EASILY. As you work, if areas begin to dry out, apply more chemical.
You can also spray under the paper as you lift it off, if necessary to
dampen dry spots.
- As waste accumulates,
throw away a few layers of newspaper and put additional paper on the tarps.
- After the paper is removed, you can remove small amounts of residual paste
using hot water and just about any wall washing detergent, or you can use the
wallpaper stripping chemical as a final wash. If there is lots of paste
left, though, you may need to respray the walls with the chemical stripper to
soften it. Then, use a scraper or putty knife to remove the residual glue,
followed by a final rinse with a sponge dipped in the stripper.
- If you are going to wallpaper again, your prep is almost done.
Just give the walls a light sanding to remove any roughness and clean up all
the dust before beginning the wallpapering process.
- If you are going to paint, prime the walls with one coat of a sealing/stain
killing oil-based primer. You must prime because there will be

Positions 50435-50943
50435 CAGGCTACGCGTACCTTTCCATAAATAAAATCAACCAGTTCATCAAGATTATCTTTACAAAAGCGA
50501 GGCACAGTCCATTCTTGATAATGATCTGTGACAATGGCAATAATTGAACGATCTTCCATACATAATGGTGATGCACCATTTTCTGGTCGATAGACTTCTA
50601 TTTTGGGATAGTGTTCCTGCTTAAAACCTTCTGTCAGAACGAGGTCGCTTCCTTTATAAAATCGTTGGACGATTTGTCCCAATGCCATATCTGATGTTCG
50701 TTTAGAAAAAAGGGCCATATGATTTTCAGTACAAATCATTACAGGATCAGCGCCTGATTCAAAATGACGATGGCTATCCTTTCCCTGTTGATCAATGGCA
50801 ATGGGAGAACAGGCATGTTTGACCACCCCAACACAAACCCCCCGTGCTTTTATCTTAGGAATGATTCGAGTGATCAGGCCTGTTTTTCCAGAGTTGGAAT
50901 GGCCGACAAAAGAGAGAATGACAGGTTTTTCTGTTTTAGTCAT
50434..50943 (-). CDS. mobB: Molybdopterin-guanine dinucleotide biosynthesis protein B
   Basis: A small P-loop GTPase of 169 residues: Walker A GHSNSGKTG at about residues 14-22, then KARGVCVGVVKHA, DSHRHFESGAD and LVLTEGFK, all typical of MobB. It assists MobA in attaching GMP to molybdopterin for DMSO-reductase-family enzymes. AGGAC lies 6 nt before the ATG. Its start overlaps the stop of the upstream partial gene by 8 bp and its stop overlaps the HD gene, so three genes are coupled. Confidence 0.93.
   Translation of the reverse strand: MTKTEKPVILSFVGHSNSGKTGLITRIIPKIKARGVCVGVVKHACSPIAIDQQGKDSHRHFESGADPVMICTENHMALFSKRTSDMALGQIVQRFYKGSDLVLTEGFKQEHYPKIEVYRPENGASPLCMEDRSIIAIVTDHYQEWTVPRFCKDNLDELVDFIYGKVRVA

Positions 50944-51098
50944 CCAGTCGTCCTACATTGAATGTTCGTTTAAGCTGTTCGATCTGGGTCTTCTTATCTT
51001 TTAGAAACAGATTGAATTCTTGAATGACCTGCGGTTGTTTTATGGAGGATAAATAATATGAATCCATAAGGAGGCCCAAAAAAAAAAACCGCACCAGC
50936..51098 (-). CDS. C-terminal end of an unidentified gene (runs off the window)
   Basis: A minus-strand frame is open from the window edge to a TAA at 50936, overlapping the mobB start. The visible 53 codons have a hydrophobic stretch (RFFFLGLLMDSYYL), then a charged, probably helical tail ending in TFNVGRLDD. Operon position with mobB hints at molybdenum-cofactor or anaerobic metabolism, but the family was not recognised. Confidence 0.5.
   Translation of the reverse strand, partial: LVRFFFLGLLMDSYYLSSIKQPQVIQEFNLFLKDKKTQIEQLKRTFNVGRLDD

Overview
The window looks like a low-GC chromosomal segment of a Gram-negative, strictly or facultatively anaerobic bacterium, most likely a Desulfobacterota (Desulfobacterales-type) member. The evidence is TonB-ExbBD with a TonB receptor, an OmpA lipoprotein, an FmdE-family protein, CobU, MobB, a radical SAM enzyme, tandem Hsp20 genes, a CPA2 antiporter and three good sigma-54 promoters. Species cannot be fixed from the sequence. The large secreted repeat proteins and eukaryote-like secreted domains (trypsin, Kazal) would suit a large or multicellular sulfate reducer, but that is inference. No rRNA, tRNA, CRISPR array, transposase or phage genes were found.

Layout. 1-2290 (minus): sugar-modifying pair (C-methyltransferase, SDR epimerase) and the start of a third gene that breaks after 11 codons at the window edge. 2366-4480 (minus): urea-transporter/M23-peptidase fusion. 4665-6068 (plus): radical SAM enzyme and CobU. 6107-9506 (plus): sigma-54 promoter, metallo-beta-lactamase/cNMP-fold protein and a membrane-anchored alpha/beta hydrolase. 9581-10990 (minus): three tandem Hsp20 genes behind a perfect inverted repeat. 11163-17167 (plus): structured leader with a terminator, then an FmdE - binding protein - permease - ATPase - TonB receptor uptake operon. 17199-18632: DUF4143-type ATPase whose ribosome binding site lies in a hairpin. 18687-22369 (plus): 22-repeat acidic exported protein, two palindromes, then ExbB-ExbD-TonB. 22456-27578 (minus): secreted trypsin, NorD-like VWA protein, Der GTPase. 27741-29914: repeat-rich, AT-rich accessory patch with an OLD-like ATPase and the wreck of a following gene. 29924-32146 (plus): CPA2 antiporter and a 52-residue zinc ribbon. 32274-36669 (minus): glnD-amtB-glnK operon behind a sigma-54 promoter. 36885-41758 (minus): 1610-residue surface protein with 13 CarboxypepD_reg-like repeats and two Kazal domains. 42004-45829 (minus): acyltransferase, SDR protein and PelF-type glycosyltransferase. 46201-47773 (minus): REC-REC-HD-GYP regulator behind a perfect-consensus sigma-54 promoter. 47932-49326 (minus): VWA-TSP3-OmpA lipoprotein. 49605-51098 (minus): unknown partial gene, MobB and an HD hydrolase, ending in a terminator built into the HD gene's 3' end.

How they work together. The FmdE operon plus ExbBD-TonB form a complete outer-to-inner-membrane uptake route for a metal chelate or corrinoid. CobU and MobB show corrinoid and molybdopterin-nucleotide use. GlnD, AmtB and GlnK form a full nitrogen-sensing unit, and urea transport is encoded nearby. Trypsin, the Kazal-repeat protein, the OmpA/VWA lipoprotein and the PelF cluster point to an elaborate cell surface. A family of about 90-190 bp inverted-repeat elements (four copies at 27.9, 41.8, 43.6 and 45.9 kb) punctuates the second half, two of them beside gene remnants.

residual paste on the wall, no matter how much you try to remove it.
This leftover paste will bubble up if you apply latex paint over it and make
your wall look like it has acne!
- If the walls feel a little rough (like sandpaper) after you prime, you
should sand the walls again. (The
roughness is caused by that leftover wallpaper paste I told you couldn't get
completely off!). PLEASE SAND IT OFF. If you skip this step, it will be
difficult or impossible f to
remove the roughness later! (5 minutes of work now will save you 10 or
more hours of work later.)
- Clean up all the dust, and
then apply one or two coats of any paint your heart desires!
Enjoy your like-new walls!!
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Written by Jerry Alonzy
Jerry Alonzy, a.k.a. the Natural Handyman, has been an active handyman for over 30 years with experience in most areas of home repair and renovation.
As a do-it-yourself author and web developer since 1995, he has been featured in USA Today, the Today Show and on radio shows, magazines, newspapers and websites. His material appears widely on the web, but primarily on his website... The Natural Handyman. You can also find him on Google+.